EU commissioner asks searching questions of Google
Why is the competition commissioner taking on the search engine giant?
EU commissioner for competition Margrethe Vestager holds a press conference discussing the antitrust charges against Google. Photograph: Gary Cameron/Reuters
Remember “Don’t be evil”? It is Google’s admirable early company mantra, and in the beginning, it was widely seen as a reaction against the rapacious behaviour of Microsoft.
We don’t hear so much about “Don’t be evil” any more, but it was hard not to be reminded of it this week, when EU competition commissioner Margrethe Vestager issued a “statement of objection” against Google, accusing the technology giant of abusing its dominance in web search in the online shopping space.
“Our preliminary view is that in its general internet search result, Google artificially favours its own comparison shopping service and that this constitutes an abuse,” said Vestager, who took over as competition commissioner from Joaquín Almunia last year and who boasts a reputation for fearlessness in her native Denmark.
Under Almunia, the European Commission had conducted a five-year investigation into Google without reaching a final settlement, but Vestager’s move escalates things considerably, and she is also starting an investigation into Google’s Android mobile OS.
There are some rather stark differences, of course: Google’s dominance in search and other fields is built on the sustained excellence of its products, not something that could be said of Internet Explorer.
Also, the company displays none of the almost gleeful intimidatory behaviour that marked out Microsoft at its worst under Bill Gates.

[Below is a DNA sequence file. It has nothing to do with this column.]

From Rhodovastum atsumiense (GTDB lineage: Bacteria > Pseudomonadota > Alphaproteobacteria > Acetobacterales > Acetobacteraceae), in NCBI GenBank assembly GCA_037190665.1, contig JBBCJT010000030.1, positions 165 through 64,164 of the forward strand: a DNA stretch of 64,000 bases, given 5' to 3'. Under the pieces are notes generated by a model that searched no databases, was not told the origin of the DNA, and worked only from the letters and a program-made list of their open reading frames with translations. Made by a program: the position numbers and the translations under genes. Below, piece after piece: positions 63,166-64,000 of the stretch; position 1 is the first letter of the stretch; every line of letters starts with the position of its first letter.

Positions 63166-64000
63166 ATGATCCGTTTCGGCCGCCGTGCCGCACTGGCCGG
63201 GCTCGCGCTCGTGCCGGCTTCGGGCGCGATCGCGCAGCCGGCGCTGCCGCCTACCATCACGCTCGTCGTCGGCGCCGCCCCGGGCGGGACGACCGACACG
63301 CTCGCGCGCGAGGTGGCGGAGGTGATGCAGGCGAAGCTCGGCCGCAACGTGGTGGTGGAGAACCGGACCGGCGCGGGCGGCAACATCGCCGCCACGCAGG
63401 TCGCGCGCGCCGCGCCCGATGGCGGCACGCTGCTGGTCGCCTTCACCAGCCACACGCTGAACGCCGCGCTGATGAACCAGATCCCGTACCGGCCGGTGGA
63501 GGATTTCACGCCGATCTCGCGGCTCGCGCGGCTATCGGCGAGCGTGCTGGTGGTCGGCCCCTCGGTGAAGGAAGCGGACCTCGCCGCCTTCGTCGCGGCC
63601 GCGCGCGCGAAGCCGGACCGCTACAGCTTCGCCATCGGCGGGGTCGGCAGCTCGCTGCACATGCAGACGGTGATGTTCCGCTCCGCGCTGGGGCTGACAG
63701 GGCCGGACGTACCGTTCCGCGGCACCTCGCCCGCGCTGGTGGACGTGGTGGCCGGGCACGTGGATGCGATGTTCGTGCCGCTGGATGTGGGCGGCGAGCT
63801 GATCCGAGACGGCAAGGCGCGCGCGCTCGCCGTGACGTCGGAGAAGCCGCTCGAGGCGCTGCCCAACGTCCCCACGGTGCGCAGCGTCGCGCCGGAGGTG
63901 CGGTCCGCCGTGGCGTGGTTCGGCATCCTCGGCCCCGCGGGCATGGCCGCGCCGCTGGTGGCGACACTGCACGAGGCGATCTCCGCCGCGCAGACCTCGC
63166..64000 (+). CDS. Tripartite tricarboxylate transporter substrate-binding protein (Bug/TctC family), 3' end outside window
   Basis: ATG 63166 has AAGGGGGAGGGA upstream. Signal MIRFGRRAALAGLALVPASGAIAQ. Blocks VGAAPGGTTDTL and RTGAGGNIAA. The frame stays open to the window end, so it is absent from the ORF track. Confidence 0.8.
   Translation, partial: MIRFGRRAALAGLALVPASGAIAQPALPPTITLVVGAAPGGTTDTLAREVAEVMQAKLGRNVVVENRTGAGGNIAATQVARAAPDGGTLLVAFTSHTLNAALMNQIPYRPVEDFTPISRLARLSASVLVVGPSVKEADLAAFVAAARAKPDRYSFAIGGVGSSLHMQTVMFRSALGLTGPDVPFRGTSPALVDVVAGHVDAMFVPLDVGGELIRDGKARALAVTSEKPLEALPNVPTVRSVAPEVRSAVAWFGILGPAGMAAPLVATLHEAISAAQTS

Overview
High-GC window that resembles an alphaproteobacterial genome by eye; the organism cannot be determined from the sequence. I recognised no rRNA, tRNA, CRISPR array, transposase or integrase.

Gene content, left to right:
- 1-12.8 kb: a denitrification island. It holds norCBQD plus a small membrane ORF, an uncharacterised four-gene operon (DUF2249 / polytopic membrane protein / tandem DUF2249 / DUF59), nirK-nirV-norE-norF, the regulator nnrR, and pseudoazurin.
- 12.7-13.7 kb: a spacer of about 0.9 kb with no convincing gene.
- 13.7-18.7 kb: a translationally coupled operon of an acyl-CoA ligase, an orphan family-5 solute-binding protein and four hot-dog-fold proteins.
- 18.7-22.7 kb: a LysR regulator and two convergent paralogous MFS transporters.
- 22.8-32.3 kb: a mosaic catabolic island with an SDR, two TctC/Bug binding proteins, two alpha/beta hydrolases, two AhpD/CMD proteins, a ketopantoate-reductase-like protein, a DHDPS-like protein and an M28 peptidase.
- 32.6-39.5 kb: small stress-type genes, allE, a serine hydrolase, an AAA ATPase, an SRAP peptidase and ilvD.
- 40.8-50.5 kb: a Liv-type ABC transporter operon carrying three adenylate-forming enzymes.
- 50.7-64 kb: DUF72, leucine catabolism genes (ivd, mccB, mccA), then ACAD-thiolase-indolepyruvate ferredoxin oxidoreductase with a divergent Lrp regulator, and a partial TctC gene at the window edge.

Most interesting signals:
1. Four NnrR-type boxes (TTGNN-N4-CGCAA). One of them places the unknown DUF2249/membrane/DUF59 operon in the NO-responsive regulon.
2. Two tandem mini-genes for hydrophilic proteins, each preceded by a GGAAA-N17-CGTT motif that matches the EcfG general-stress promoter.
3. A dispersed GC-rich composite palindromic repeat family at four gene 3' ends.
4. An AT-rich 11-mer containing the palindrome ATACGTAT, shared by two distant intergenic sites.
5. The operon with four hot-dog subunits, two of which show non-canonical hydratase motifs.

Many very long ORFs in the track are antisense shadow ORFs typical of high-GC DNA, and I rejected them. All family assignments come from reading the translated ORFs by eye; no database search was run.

But in both cases, large, slow-moving regulatory bodies are attempting to tackle the large, fast-moving technology world, and the inherent asymmetry of the battle can lead to some rather unsatisfying and belated outcomes.
This week’s news, however, also highlights stark differences in the approach of US and EU regulators.
In March, the Wall Street Journal published memos from the US Federal Trade Commission detailing evidence internal staffers gathered in putting together a potential antitrust case against Google in 2013.
That sounds like a smoking gun, and FTC staffers were strongly of the opinion that Google should be pursued. As the Washington Post subsequently reported: “Although then FTC chairman Jon Liebowitz was confident about suing Google, other commissioners such as Edith Ramirez, who now chairs the commission, and Thomas Rosch were more sceptical about the strength of the agency’s case.”
Senior FTC figures, it seems, looked at how long, exhausting, expensive and unsatisfactory the Microsoft case was and calculated that this was a fight best avoided. Instead, the FTC reached a voluntary agreement with Google.
The calculus for Vestager is rather different: for a new EU commissioner, there is a lot of political upside to taking on a US behemoth such as Google.
Not unlike the new prisoner who gets into a scrap with the toughest inmate to display their fearlessness, this move sends a strong signal to other potential antitrust subjects.
Google has 10 weeks to respond to the commission’s charge sheet, but consider this the prelude to a protracted battle.